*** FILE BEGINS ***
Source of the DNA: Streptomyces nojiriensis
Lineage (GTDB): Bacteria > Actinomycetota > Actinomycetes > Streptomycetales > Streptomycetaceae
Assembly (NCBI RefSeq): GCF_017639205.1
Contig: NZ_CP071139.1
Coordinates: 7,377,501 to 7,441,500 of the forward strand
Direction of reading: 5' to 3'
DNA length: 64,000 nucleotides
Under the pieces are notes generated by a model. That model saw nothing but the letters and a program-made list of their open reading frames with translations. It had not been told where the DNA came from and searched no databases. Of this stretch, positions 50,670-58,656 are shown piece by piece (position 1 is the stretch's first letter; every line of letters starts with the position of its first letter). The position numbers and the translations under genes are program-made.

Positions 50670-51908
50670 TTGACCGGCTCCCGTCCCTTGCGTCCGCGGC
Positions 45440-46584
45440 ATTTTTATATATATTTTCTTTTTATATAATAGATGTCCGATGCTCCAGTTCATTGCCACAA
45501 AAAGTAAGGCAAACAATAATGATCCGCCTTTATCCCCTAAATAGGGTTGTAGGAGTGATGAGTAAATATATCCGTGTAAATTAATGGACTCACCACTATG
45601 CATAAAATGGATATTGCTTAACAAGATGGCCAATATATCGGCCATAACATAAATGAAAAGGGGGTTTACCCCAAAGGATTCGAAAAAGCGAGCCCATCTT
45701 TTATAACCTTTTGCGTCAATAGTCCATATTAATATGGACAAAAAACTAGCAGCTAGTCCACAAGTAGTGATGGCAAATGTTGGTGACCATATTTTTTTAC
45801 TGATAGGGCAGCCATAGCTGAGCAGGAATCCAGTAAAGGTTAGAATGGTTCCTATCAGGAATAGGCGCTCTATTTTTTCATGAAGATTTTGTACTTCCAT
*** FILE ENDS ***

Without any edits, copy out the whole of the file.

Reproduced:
Source of the DNA: Streptomyces nojiriensis
Lineage (GTDB): Bacteria > Actinomycetota > Actinomycetes > Streptomycetales > Streptomycetaceae
Assembly (NCBI RefSeq): GCF_017639205.1
Contig: NZ_CP071139.1
Coordinates: 7,377,501 to 7,441,500 of the forward strand
Direction of reading: 5' to 3'
DNA length: 64,000 nucleotides
Under the pieces are notes generated by a model. That model saw nothing but the letters and a program-made list of their open reading frames with translations. It had not been told where the DNA came from and searched no databases. Of this stretch, positions 50,670-58,656 are shown piece by piece (position 1 is the stretch's first letter; every line of letters starts with the position of its first letter). The position numbers and the translations under genes are program-made.

Positions 50670-51908
50670 TTGACCGGCTCCCGTCCCTTGCGTCCGCGGC
Positions 45440-46584
45440 ATTTTTATATATATTTTCTTTTTATATAATAGATGTCCGATGCTCCAGTTCATTGCCACAA
45501 AAAGTAAGGCAAACAATAATGATCCGCCTTTATCCCCTAAATAGGGTTGTAGGAGTGATGAGTAAATATATCCGTGTAAATTAATGGACTCACCACTATG
45601 CATAAAATGGATATTGCTTAACAAGATGGCCAATATATCGGCCATAACATAAATGAAAAGGGGGTTTACCCCAAAGGATTCGAAAAAGCGAGCCCATCTT
45701 TTATAACCTTTTGCGTCAATAGTCCATATTAATATGGACAAAAAACTAGCAGCTAGTCCACAAGTAGTGATGGCAAATGTTGGTGACCATATTTTTTTAC
45801 TGATAGGGCAGCCATAGCTGAGCAGGAATCCAGTAAAGGTTAGAATGGTTCCTATCAGGAATAGGCGCTCTATTTTTTCATGAAGATTTTGTACTTCCAT